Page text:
This month Themelios has a few book reviews you might find interesting.   Contours of the Kuyperian Tradition: A Systematic Introduction     For those who want to jump into the deep end of the missiological pool, Michael Wagenman commends Craig Bartholomew’s contribution: In Contours of the Kuyperian Tradition: A Systematic Introduction, Craig Bartholomew has now provided an overview of Kuyper’s magisterial world of thought, both in its historical context and potential contemporary application. Bartholomew uses his own South African… Read more

The following comes from a BBC article “How the South Korean language was designed to unify”. Here is an excerpt: “Our husband is also a teacher,” my co-worker told me as she noisily slurped her soup. She was seated beside another colleague, who was slurping hers, too. I was confused. Had I misheard her? Were these women married to the same person? “She’s talking about her husband,” the second co-worker clarified, perhaps noticing my blank stare. “In Korea, we often… Read more

I noticed a man sitting on the sidewalk begging for money. I asked him to lunch. He agreed, but then he asked, “Won’t this cause you to lose face?” Read more

The principle of lex talionis [“eye for eye, tooth for tooth”] is deeply etched on what remains of the Western conscience. Because people do not know the honor-shame dynamics of the ancient world, a problem hangs over how most people understand this biblical principle. Read more

Cru recently released an evangelism tract called “Honor Restored.” This new tool offers people an alternative to The Four Spiritual Laws. For people who live in honor-shame contexts, this presentation will make more sense. You can find the tract on Cru’s evangelism app, GodTools. Download it from Apple’s App store  at Google Play.  So far, Honor Restored is translated into Arabic, Croatian, English, Hindi, Persian, Portuguese, and Turkish. It is also in the process of being translated into other languages, including Mandarin. Why I like… Read more

I recently read the memoir Twelve Years a Slave: Narrative of Solomon Northup, published in 1853 by a man kidnapped from the North and forced into slavery for 12 years. A movie of the same name was released a few years ago. On page 89–90, he tells us about his first master, William Ford. His description is breathtaking. I’ve included the passage below, adding a few summary headings to make it easier to follow his eloquent exposition. I’ve italicized a… Read more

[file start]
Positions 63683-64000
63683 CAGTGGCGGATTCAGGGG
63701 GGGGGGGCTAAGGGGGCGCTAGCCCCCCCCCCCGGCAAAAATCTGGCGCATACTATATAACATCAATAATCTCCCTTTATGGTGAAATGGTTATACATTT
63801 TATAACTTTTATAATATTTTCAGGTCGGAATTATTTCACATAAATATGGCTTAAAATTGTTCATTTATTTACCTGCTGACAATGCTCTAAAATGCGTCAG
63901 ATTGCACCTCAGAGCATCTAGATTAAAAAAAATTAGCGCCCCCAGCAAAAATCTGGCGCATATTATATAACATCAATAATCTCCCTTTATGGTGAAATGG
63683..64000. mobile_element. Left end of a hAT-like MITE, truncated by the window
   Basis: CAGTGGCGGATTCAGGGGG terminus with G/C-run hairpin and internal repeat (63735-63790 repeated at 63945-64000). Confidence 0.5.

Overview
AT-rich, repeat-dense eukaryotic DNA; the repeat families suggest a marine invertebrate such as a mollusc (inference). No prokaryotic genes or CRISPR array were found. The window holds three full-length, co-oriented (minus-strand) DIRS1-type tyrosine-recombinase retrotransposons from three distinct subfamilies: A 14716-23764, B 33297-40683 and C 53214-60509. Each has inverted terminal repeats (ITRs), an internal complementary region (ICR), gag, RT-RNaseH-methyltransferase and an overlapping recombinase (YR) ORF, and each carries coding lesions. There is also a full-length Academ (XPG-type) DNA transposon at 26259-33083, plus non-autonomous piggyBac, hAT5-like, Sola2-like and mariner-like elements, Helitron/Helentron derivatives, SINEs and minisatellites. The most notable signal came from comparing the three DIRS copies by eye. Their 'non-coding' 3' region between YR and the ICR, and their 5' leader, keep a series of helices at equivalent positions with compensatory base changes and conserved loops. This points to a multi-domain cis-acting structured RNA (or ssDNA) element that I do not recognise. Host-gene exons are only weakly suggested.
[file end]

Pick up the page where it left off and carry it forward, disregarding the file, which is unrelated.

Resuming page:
I watched The Greatest Showman twice in one week. It is one of the most extraordinary movies I’ve seen in a while (though Wonder deserves mention as well). The second time I saw it, I was overwhelmed by the way honor and shame shape the entire narrative. The Greatest Show of Shame While I’ll try to limit spoilers, I make no promises. The Greatest Showman loosely tells the story of P.T. Barnum (played by Hugh Jackman), the founder of history’s… Read more

This most recent issue of ChinaSource Quarterly is dedicated to the topic of contextualization. I had the privilege to be the guest editor for this issue. The articles survey a range of topics relevant to contextualization among Chinese. You’ll want to see these articles! Collectively, these contributors demonstrate the significance of contextualization for China. Whereas conversations on the topic often do not go far enough, these writers illustrate how Chinese Christians understand contextualization how contextualization shapes mission practice in China… Read more

Louis Chew offers helpful insight in his recent article “The Pursuit Of Status: How To Avoid Chasing The Wrong Things.” Seeking “face” can get expensive. Chew writes, As it turns out, Diderot was spot on about how material possessions become intertwined with our identity. The wealthier we get, the more things become a form of self-expression. We no longer buy shirts and shorts for the cloth that covers our skin but also to reflect our tastes and social standing. Geoffrey Miller,… Read more

An article recently came to my attention with a very simple claim. J. Brennan, who serves with the IMB and South Asia, makes this argument: “Seminary education can be a useful means of preparing missionaries, but it’s not a necessary means of doing so.” Brennen’s comments are disturbing for a few reasons. Why? They are unclear and potentially even misleading. What else is “not necessary”? The two keywords that need explanation are “necessary” and “seminary.” Below, I will address the… Read more

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